Volume 78 - Number 31 / December 31, 2008 - January 6, 2009
West and East Village, Chelsea, Soho, Noho, Little Italy, Chinatown and Lower East Side, Since 1933

Koch on Film

By Ed Koch

“Moscow, Belgium” (+)
This enjoyable Flemish film reminded me of the Italian neorealist movies released after World War II, e.g, “Rome, Open City” by Roberto Rossellini and “The Bicycle Thief” by Vittorio de Sica. These pictures are made up of simple, meaningful stories reflecting true slices of the daily lives of ordinary people.

Art teacher Werner (Johan Heldenbergh) and his wife Matty (Barbara Sarafian) who works at a post office, have three children: Peter (Julian Borsani), Fien (Sofia Ferri), and 17-year-old Vera (Anemone Valcke), who is an independent, free spirit. Werner has moved out of the family’s home located on the outskirts of Ghent, Belgium, and moved in with a 22-year-old student. Werner and Matty maintain a cordial relationship, and he visits her and the children regularly. Matty hopes he will soon recover from what she refers to as his midlife crisis and move back in with his family.

One afternoon when leaving a grocery store parking lot, Matty is involved in a fender bender. The driver of the truck, Johnny (Jurgen Delnaet), is very combative and known to the police for his anger. The two gradually become attracted to one another, and thus begins Matty’s midlife crisis as the two become intimate. Ultimately, she has to choose between her husband and her Viking lover, as she occasionally refers to him, who is ten years her junior. The choice, of course, I shall not reveal to you.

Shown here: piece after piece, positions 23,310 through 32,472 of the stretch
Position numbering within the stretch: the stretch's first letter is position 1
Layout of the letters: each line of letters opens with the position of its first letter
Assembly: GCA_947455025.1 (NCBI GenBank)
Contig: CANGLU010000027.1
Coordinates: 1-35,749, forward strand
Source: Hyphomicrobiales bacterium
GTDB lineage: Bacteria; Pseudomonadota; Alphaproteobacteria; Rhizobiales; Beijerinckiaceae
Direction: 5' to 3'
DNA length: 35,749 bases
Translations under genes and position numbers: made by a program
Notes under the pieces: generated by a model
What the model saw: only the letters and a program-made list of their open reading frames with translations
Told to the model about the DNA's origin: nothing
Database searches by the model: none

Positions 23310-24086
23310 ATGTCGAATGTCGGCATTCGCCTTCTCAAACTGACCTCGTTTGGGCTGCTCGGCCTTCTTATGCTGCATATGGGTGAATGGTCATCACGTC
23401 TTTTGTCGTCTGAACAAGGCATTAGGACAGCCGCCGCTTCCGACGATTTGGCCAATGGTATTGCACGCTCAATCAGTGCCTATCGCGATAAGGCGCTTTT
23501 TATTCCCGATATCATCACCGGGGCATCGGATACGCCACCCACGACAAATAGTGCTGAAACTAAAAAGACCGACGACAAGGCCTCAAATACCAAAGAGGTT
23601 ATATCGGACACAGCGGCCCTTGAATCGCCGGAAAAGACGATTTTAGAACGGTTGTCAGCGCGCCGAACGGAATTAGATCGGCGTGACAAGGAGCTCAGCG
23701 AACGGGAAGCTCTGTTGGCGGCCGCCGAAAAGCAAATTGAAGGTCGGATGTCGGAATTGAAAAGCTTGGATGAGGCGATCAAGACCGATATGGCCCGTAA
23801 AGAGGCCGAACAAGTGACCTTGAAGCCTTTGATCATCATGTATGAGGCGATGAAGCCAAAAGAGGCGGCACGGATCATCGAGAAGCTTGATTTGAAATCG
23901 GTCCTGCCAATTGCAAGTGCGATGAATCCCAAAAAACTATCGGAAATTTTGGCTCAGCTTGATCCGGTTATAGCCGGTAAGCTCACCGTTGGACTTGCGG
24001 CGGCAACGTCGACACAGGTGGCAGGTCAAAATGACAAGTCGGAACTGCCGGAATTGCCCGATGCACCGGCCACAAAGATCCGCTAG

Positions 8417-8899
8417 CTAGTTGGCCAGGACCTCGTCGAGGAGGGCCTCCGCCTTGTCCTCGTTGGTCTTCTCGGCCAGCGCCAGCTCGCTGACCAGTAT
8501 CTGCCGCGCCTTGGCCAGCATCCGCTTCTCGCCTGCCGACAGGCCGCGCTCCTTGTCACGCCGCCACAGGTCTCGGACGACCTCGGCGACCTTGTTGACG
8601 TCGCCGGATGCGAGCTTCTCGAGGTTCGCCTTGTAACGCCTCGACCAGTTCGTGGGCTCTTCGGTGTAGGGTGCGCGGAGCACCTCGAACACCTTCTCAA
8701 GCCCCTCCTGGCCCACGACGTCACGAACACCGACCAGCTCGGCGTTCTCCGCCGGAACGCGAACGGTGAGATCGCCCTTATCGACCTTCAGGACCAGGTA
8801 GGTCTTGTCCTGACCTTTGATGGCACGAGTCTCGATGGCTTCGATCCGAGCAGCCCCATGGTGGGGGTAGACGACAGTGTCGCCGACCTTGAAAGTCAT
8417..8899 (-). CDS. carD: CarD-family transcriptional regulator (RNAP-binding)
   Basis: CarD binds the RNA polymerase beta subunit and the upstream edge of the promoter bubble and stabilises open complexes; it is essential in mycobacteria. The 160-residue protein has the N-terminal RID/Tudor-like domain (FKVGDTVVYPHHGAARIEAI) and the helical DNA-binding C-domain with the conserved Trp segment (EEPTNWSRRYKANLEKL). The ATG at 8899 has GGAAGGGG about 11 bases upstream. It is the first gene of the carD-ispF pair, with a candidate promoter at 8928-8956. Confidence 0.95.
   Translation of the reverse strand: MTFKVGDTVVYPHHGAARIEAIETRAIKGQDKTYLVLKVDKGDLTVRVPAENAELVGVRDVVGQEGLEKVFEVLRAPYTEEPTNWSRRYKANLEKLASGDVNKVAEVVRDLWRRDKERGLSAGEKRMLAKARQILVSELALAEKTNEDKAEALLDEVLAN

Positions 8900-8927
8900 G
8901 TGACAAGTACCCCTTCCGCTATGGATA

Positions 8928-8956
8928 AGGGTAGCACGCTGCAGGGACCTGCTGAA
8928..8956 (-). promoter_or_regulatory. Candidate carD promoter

“Moscow, Belgium” is playing at the Cinema Village, one of Manhattan’s outstanding, avant-garde movie houses. It is located on 12th Street between Fifth Avenue and University Place. The film contains no huge, memorable, impacting scenes, but I enjoyed watching the everyday lives of this family unfold on the screen. Very few people were in the audience when I saw the picture. Too bad. Their loss. (In Flemish, with English subtitles.)

I often wonder why we are offered so few foreign films in our movie houses. Britain, Italy and France get the lion’s share of our attention, but almost every country in the world has a domestic Hollywood. Indeed, one of the largest such operations is in India which recently released “Slumdog Millionaire” a wonderful film currently lighting up movie houses in the U.S. Hopefully we will see more Bollywood productions as well as others from around the world.

 

 

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